Friday, April 20 , 2018, 1:27 pm | Fair 64º

 
 
 
 

Business

Network Hardware Resale CEO Shares His Approach to Running a Successful Business

Mike Sheldon says many owners make the mistake of investing in themselves first, not their companies

Network Hardware Resale President and CEO Mike Sheldon discussed the benefits and challenges of running a high-tech company in Santa Barbara during the CPA/Law Society lunch Thursday afternoon at the Canary Hotel.

Network Hardware Resale is one of the leading privately held sources for pre-owned, refurbished and new networking equipment. It recently expanded its headquarters to 99,000 square feet of office and warehouse space in Santa Barbara, but it also has offices in New York, Dallas, London, Amsterdam and Singapore that house 325 employees and 175 locally.

Sheldon said putting money back into a small business and growing the company will best predict success.

“Most small-business owners at the end of year, after they pay their employees and taxes, write themselves a big check and start the next year from scratch ... it’s their downfall,” he said. “In this day and age, it’s not like you can borrow $10 million. You have to mortgage your children to borrow that kind of money. Refunding yourself is the best way to grow a business, but it means you won’t buy the Porsche Turbo this year.”

Santa Barbara’s young and “hard-charging” job seekers and NHR’s timing of going into business at the bust of the dot-com bubble both boded well for business, Sheldon said.

“Santa Barbara not only has a lot of businesses like us, but as the dot-com bubble burst and Somera crumbled, we hired a dozen people from them — we were just lucky,” he said. “It’s a business suited to young and hard-charging kids, and there are many in Santa Barbara.”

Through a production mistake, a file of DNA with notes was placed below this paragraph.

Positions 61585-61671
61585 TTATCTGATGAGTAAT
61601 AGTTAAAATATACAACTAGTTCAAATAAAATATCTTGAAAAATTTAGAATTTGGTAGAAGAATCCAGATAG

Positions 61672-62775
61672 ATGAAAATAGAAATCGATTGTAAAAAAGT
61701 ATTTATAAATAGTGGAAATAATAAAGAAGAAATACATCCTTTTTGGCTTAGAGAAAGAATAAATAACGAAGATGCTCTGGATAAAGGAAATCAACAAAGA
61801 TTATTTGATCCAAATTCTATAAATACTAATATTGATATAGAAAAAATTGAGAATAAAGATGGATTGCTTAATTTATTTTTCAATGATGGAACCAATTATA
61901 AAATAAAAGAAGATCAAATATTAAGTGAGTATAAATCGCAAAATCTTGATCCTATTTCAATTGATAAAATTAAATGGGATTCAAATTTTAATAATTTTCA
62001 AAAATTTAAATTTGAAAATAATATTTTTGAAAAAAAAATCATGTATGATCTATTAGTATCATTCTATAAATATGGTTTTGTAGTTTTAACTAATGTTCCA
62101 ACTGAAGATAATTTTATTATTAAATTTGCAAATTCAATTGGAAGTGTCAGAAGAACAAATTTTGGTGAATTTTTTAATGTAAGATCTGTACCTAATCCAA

Sheldon and his family began selling IBM modems and mainframes out of his brother John’s garage and 200 square feet of his father Chuck’s house. NHR has grown from a $20 million company in 2000 to $225 million today.

“We’re a good case of high growth and a small company,” said Sheldon, adding that they plowed nearly every dollar back into the business. “Our No. 1 customer were other brokers in the industry.”

He said NHR is not only benefiting with its lower prices in a down economy, but the area’s dependence on smart phones and use of data that’s exceeding supply helps, too.

“It was good to be a lower-priced retailer in the economy,” Sheldon said. “When no one was buying, they still weren’t buying from us, but the fourth quarter in 2009 was the best we’ve ever had.”

He said companies fail because they invest in a struggling industry, utilize bad strategy or have poor execution.

Kodak film took too long to get out of the industry,” Sheldon said, “and look at bad execution by telecom companies such as Somera, which would pay their salesmen a percentage of money spent rather than what they brought in.”

A current case could change the practice of resellers such as NHR. The Ninth Circuit Court of Appeals is deliberating the case Vernor v. Autodesk, which could outlaw the resale of most products. It would require resellers to separate the software before reselling the hardware, which doesn’t worry Sheldon too much because it’s a relatively simply process for what NHR sells.

He said Santa Barbara presents certain limitations to small businesses as well. There needs to be more development, according to Sheldon, and talent is hard to come by — if it wasn’t for UCSB and SBCC students, NHR wouldn’t find enough Internet engineers, he said.

Sheldon provided 10 tips to maintain a successful small business: Hire good people the moment you find them; think three years ahead; dog people love their pets more than their kids; no one is sick on Wednesday; use UCSB and SBCC as assets; don’t fly through San Francisco International Airport because 41 percent of United flights are delayed; learn to cover for maternity leave; keep your best people; hire the young and poor; and make the dress code clear.

For now, Sheldon is debating whether the company should spread itself thinner into new products or expand to Brazil or other Latin America locations.

But one thing is certain: NHR is not going public. Sheldon said the disclosure requirements and quarterly scrutiny aren’t worth it, even though LinkedIn decided to go public a week ago.

“We use LinkedIn every day,” he said, “but I still wouldn’t buy stock at 1,500 times a share.”

Noozhawk business writer Alex Kacik can be reached at .(JavaScript must be enabled to view this email address). Follow Noozhawk on Twitter: @noozhawk, @NoozhawkNews and @NoozhawkBiz. Become a fan of Noozhawk on Facebook.

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